How to add another tool to your manual therapy capabilities: functional cupping
About ten years ago, Pieter de Smidt was looking to add to his array of manual therapy skills for soft tissue treatment.
de Smidt, PT, DPT, Cert. MDT, MTC, owner of Reset-Wellness Physical Therapy in Houston, TX, was well-versed in instrument-assisted soft tissue mobilization (IASTM), which still proved painful for some patients. But after seeing the benefits of ‘distracting’ the tissues by using taping, he decided to expand that repertoire.
“Cupping seemed to be an obvious answer,” recalled de Smidt. “I figured maybe we should try distracting the tissue rather than always tearing the tissue. This was something people could tolerate.”
These days, de Smidt still tends to start with an IASTM-based treatment, but if this proves painful, he can do a simple contrast with IASTM on one side and cupping on another, and asking the patient which feels more comfortable.
What is Functional Cupping?
While cupping may be somewhat new as a modality of manual therapy in Western medicine, the concept itself has been traced back as far as 1500 B.C., when the ancient Egyptians were said to have utilized the process. A specially-designed cup — don’t just pick up any instrument — is applied to the skin for a few minutes under suction, allowing it to affect the underlying tissue, particularly the fascia.
Functional cupping works by applying the cups in relevant areas followed by initiating dynamic, functional movement and affecting positive change in movement restrictions. The goal is to restore movement while decreasing pain in areas of previous restriction. Simplified, the cup is placed where restriction is felt, allowing the practitioner to move the body to the outer limits of that particular movement. As a result, tissues begin to soften, increasing the range of movement.
Best of all, the client or patient has a strong degree of control over their own movement with the cups in place, and can dictate and control their own levels of discomfort. Many times, people assume cupping is a painful experience due to the prevalence of dark, purple spots that will appear on a person’s skin in areas where the cups were applied. However, this is simply the result of blood flowing to the affected area due to the suction pressure. Some believe the darkness of these spots has relevance as to how the injury is progressing, though this theory is not commonly held in Western medicine.
One advantage of using cupping as a form of manual therapy is the numerous possibilities it offers for utilization. de Smidt typically begins with short-duration (1-2 minutes) cupping, leaving the cups in a static manner on the body to see how the patient responds, followed by removal to see how the patient’s skin responds. If all is proceeding normally, the process calls for the addition of more cups, or leaving the initial cups in place for a longer duration.
“Functional cupping is different when compared to what’s done with traditional Chinese medicine,” explained de Smidt. “We introduce movement as soon as possible. Patients will have the cups on and do exercises as well.”
When the cup is applied, the patient benefits from the contrast of compression underneath the rim of the cup, while the skin and underlying tissue within the cup is stretched. Localized blood flow to that area creates the dark marks that are often seen on the skin (de Smidt emphasized that these may look like bruises, but they’re not painful.) “You’ll see metabolic changes as a result of the change in blood flow, and you start to see healing as a result of different enzymes that are pulled into the tissues,” he said.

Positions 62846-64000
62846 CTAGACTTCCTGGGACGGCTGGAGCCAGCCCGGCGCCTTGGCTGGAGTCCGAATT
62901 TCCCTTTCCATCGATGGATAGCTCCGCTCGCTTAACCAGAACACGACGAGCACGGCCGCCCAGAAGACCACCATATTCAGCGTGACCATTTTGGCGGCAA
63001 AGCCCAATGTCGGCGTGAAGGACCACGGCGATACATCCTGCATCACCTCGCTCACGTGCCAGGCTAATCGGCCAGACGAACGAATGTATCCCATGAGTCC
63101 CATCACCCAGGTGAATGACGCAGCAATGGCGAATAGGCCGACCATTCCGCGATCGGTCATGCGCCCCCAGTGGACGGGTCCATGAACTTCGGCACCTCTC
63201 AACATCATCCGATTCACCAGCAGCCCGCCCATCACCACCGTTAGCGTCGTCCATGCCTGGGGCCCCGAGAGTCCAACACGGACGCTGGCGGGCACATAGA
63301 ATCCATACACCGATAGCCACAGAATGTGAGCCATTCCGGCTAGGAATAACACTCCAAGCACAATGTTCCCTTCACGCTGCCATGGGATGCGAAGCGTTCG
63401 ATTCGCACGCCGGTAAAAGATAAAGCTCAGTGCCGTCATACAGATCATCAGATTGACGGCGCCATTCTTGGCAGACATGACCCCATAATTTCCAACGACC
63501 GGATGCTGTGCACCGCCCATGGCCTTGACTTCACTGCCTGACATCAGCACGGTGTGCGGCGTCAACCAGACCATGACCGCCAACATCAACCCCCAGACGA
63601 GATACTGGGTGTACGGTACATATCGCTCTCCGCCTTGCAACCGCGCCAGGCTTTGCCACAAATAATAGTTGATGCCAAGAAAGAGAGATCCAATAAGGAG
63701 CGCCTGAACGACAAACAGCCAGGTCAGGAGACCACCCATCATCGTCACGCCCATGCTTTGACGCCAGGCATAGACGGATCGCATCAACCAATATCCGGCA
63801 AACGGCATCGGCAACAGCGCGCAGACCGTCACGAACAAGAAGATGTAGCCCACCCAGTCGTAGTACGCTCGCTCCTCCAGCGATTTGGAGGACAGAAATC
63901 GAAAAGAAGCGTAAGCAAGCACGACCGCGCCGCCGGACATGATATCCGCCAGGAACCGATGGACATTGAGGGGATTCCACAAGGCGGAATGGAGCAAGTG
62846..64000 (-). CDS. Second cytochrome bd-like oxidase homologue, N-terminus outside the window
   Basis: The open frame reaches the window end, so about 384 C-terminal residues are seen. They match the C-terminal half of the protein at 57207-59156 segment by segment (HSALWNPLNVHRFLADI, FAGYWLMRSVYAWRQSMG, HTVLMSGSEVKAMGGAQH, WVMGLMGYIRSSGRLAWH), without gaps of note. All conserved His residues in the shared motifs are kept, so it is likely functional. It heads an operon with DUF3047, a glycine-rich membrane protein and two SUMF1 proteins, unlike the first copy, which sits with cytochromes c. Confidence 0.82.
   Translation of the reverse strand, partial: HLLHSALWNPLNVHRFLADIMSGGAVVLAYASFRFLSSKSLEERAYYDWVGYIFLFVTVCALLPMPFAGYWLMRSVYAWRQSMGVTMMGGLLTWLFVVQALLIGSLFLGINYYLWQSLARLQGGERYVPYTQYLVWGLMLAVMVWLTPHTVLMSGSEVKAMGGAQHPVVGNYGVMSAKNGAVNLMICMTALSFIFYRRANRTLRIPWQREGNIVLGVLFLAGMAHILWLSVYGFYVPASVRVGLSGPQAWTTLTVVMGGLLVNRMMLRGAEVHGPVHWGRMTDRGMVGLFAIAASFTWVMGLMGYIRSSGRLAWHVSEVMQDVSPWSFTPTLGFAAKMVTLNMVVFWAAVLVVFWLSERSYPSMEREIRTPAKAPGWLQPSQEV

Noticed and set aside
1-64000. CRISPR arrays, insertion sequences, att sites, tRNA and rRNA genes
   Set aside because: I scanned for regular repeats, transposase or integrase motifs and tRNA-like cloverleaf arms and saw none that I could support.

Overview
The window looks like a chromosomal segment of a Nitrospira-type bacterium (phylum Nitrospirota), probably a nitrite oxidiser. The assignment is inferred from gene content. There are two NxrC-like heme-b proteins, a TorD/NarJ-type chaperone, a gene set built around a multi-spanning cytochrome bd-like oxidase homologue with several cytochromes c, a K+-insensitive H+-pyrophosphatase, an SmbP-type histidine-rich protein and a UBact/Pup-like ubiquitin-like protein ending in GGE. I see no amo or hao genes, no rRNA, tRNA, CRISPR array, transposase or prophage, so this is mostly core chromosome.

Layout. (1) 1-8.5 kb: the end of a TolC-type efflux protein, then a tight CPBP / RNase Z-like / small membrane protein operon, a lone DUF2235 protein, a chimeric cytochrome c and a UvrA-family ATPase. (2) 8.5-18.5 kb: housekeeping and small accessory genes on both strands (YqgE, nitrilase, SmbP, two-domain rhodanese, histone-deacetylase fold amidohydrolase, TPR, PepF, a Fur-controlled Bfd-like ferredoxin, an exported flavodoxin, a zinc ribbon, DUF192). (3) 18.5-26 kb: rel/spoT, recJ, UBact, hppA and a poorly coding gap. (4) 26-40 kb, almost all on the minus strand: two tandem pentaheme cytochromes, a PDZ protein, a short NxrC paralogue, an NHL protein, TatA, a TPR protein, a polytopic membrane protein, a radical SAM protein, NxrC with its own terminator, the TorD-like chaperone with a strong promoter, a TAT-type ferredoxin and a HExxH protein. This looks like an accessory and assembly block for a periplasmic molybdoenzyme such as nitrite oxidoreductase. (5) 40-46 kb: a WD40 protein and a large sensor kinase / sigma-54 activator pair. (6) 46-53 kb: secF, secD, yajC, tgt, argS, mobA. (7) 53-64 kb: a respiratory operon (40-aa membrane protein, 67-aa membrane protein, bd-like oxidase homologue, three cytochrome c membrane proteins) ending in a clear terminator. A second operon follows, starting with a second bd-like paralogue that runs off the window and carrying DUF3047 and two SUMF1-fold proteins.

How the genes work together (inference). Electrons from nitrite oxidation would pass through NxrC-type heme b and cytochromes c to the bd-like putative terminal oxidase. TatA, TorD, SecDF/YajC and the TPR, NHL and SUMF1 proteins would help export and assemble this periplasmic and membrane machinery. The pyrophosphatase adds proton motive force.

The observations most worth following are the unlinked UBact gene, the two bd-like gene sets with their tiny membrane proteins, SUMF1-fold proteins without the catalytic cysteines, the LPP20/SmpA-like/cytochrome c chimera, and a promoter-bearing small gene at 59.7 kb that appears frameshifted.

Depending on the enzymes pulled into the affected area, the coloration of the aforementioned marks on the skin may vary.
“Lastly, you get a neurophysiological change via feedback to the brain,” explained de Smidt. “There’s a lot of stretching, but it’s not threatening input to the brain. It helps to calm the area, which allows us to remap the sensory cortex.”
Types and Sizes of Cups
de Smidt doesn’t utilize glass cups, nor does he practice the art of setting fire to the cups, which was (and still is) a common practice in traditional Chinese medicine. “No glass cups for me. There’s too much risk of something breaking, or the damage that could be done with the fire,” he clarified. “People can use it, but I don’t teach it.”
Instead, de Smidt teaches by using plastic cups with a pump to increase the suction, or silicone cups.
Cup size depends on the size of the affected body part. de Smidt allowed that larger cups can be, on average, a bit more comfortable. You won’t see many, if any, cups larger than about a two-inch diameter.
de Smidt referred to the 2008 Olympics, when Michael Phelps made cupping popular while winning a record-setting eight gold medals. In a sport like swimming, where competitors must swim multiple heats or races in one days, cupping can help in recovery as well as with any sort of musculoskeletal pain. Basketball players, who can play multiple nights in a row, have also been known to utilize cupping in their own recovery.
Open wounds are the main contraindication. “I don’t want to treat an incision that hasn’t fully healed,” explained de Smidt. “But if the skin is intact, the incision is healed, then you can apply cupping.”
But the root cause is reduction of pain, and that’s why most populations will come in to see de Smidt. “That’s the number-one reason people come to see us,” he admitted. “”Cupping can reduce pain, and help with tissue expandability. Anyone with restricted movement or pain with movement is strongly indicated for cupping.
If you would like to learn more from Dr. de Smidt about cupping, follow this link.